What ethical imperatives follow from such an understanding of attachment to place as a gift of grace? Pay attention to your surroundings, and how they shape your sense of meaning and identity. Nurture a sense of place. Learn to read the landscape. Cultivate, too, a “tough and true” patriotism that includes a recognition of limits, a sense of responsibility for the care of the earth, and an appreciation of the love and loyalty that people in other parts of the world feel for their homelands.
 As we do these things, we may become more aware of how grace is woven into the very texture of the places we inhabit, and how our human dialogues with those places are affirmations or repudiations of the gifts of nature, community, and culture that are offered there, frustrations or fragmentary and ambiguous realizations of the potentialities for grace peculiar to those corners of creation. And we may also come to see how those dialogues with place are also dialogues with the God who is revealed to us in the incarnate Word who came and dwelt among us, and in whom all things cohere.
 Robert S. Ellwood, 1950: Crossroads of American Religious Life (Louisville, KY: Westminster John Knox Press, 2000).
 William Vogt, Road to Survival (New York: Sloan and Associates, 1948); Fairfield Osborn, Our Plundered Planet (Boston: Little, Brown, 1948).
 Hal Kane, Triumph of the Mundane: The Unseen Trends That Shape Our Lives and Environment (Washington DC: Island Press, 2001), 57.
 For overviews of Sittler’s theology, see: Peter W. Bakken, “Introduction: Nature as a Theater of Grace: The Ecological Theology of Joseph Sittler” and Steven Bouma-Prediger, “Conclusion: Sittler the Pioneering Ecological Theologian” in Joseph Sittler, Evocations of Grace: Writings on Ecology, Theology and Ethics, ed. Steven Bouma-Prediger and Peter Bakken (Grand Rapids, MI: Eerdmans, 2000), 1-19, 223-233.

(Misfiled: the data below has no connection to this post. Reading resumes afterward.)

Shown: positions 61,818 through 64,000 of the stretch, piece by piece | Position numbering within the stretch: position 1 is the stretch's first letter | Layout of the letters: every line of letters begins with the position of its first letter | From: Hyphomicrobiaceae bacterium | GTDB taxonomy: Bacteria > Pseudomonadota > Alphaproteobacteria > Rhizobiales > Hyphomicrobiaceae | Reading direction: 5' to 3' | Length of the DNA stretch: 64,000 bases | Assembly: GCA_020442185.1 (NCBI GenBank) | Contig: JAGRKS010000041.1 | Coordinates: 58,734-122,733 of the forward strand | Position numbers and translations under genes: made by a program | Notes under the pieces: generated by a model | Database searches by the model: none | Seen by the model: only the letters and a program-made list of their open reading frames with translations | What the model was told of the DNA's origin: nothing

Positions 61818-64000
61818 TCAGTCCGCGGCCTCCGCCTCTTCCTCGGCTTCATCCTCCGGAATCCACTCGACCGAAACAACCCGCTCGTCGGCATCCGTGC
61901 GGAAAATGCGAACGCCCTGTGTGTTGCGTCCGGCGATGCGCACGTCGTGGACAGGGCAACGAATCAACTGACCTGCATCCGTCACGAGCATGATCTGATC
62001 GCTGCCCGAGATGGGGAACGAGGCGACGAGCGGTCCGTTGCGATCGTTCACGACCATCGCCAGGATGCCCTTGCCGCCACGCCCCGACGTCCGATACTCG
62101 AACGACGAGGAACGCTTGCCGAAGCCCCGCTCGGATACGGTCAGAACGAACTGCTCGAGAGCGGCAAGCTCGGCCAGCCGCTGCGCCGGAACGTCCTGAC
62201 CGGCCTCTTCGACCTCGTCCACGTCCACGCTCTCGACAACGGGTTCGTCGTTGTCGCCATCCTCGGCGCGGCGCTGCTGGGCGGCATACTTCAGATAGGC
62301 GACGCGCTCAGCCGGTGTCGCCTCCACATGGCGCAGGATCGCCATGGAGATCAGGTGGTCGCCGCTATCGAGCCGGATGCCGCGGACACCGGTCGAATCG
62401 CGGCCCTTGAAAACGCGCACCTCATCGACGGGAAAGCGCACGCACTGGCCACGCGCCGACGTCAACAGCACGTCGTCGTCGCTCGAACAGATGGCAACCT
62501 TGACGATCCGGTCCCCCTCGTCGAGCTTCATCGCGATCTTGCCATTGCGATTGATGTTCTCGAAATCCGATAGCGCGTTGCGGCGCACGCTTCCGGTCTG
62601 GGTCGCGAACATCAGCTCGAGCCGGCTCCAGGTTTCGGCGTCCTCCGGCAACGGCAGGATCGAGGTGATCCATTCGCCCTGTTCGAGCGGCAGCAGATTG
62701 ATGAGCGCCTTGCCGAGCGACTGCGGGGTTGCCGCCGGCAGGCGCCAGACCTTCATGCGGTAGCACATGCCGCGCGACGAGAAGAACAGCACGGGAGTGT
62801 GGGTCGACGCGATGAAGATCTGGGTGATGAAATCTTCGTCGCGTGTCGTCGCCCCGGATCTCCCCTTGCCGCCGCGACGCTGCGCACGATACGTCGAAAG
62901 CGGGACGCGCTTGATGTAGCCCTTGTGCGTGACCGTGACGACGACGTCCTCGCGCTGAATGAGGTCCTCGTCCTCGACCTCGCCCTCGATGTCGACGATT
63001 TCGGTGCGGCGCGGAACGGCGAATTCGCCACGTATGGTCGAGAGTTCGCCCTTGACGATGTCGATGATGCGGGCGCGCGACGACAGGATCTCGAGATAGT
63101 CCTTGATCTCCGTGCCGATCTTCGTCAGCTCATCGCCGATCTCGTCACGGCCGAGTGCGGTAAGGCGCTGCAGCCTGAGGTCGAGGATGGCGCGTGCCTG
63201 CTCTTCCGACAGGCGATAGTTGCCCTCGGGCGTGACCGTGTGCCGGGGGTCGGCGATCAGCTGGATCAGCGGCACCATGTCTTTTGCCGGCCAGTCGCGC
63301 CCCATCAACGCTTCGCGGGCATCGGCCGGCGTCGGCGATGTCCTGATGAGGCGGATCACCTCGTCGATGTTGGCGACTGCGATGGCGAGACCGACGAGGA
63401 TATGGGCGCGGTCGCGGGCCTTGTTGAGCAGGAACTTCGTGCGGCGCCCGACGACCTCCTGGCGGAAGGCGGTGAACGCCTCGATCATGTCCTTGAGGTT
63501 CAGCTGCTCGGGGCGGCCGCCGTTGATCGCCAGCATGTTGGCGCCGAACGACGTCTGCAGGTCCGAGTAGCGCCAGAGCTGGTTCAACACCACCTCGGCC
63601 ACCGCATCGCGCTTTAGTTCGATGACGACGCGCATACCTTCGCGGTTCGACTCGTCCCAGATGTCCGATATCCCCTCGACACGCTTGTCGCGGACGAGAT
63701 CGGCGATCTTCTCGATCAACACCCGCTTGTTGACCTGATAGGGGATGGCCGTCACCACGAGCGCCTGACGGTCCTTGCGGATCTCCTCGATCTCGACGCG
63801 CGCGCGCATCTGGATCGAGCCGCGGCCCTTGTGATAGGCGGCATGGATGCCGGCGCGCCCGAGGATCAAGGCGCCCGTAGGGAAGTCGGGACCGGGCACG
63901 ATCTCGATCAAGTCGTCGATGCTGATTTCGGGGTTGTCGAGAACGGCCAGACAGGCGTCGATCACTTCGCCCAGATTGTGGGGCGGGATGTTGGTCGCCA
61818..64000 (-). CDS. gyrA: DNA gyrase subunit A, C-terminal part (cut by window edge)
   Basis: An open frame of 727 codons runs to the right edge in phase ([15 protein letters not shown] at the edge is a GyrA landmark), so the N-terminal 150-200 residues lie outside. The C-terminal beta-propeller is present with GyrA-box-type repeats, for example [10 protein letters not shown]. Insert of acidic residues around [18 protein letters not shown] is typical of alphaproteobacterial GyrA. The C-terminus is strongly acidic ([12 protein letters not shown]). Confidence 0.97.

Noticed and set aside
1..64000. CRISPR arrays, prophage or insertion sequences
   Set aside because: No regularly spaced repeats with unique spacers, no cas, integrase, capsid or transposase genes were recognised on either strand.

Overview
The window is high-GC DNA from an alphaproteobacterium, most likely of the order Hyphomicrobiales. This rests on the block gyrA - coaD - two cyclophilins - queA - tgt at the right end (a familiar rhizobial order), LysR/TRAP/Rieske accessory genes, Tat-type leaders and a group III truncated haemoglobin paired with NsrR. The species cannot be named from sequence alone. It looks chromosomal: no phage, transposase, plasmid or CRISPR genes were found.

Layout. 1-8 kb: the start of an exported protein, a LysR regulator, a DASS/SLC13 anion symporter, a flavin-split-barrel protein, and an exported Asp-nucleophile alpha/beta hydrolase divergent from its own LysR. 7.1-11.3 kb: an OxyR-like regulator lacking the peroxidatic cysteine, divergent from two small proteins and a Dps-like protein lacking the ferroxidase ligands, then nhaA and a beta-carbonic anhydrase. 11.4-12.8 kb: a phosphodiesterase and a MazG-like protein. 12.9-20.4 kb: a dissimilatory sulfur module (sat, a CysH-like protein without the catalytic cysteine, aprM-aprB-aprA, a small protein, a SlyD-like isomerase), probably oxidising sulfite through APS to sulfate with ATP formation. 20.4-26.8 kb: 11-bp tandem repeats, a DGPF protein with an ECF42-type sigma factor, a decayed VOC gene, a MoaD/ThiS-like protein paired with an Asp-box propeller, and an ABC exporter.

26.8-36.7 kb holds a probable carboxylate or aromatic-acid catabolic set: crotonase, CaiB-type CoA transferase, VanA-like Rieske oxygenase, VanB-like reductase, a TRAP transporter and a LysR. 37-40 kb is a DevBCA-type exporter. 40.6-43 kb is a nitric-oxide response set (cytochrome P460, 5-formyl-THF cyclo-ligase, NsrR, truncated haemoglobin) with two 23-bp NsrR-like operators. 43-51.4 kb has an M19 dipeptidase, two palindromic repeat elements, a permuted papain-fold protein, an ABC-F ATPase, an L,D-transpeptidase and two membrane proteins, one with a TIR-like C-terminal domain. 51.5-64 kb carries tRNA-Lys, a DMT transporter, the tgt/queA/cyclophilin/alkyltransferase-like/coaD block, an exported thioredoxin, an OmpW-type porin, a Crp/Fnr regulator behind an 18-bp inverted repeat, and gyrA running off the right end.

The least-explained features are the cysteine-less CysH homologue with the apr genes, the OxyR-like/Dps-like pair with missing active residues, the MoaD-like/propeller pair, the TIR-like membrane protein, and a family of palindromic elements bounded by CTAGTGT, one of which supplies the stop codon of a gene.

“Excerpts from Essays in Nature and Grace,” in Evocations of Grace, 153-154.
 “A Theology for Earth,” in Evocations of Grace, 29, 30.
 “Commencement Address,” in Evocations of Grace, 37.
 “Commencement Address,” 35.
 In an essay from 1958, Sittler critiques religious and secular forms of the theology of progress. The Calvinist drive to order society, he says, “is the reality under our general assumption that America, in a peculiar way, is the land and we are the people most amenable to and obedient to God’s moral purposes. This identification of the American experiment and our religious faith is appealed to as the guarantor of our success, the holy ground of our indestructibility. . . . The line from Puritanism to the secular theology of progress is a direct one . . . .” “The Wood’s In Trouble,” Discourse: A Review of the Liberal Arts 1 (July 1958), 141-142. For perpetual metanoia in history as an alternative to “progress,” see Rosemary Radford Ruether, Sexism and God Talk (Boston: Beacon Press, 1983), 252-256.
 “The Wood’s In Trouble,” 145. Applied to human beings and societies, “judgement” clearly implies a moral critique. But moral judgement would be inappropriate if applied to nature: There is no indication Sittler believed in a “cosmic fall.” In relation to nonhuman nature, “judgement” would best be seen as an awareness of limits, of unrealized values and unfulfilled possibilities. It is not that nature is judged “bad,” but that it was created “good” rather than “perfect.” It is subject to the “pathos of passingness,” and now has been degraded by human carelessness. Most places we experience are the products of both human agency and natural processes, so the dialectic of love and judgment would especially be part of a Christian evaluation of nature as we normally encounter it, partially reshaped by human hands.
 Douglas John Hall, Imaging God: Dominion as Stewardship (Grand Rapids: Eerdmans, 1986), 36-37.
 Sittler, “The Wood’s In Trouble,” 146. No source for the quote is given, but it is found in G. K. Chesterton, Orthodoxy (New York: Dodd, Mead and Company, 1924), 122.
 Landscape architect Anne Whiston Spirn develops this dialogical metaphor at length in The Language of Landscape (New Haven: Yale University Press, 1998).
 Spirn, 267.
 Sittler, “The Wood’s In Trouble,” 145. Again, no source is given but it is found in Chesterton, 120-121.
 Aldo Leopold, A Sand County Almanac (New York: Oxford University Press, 1948), 204.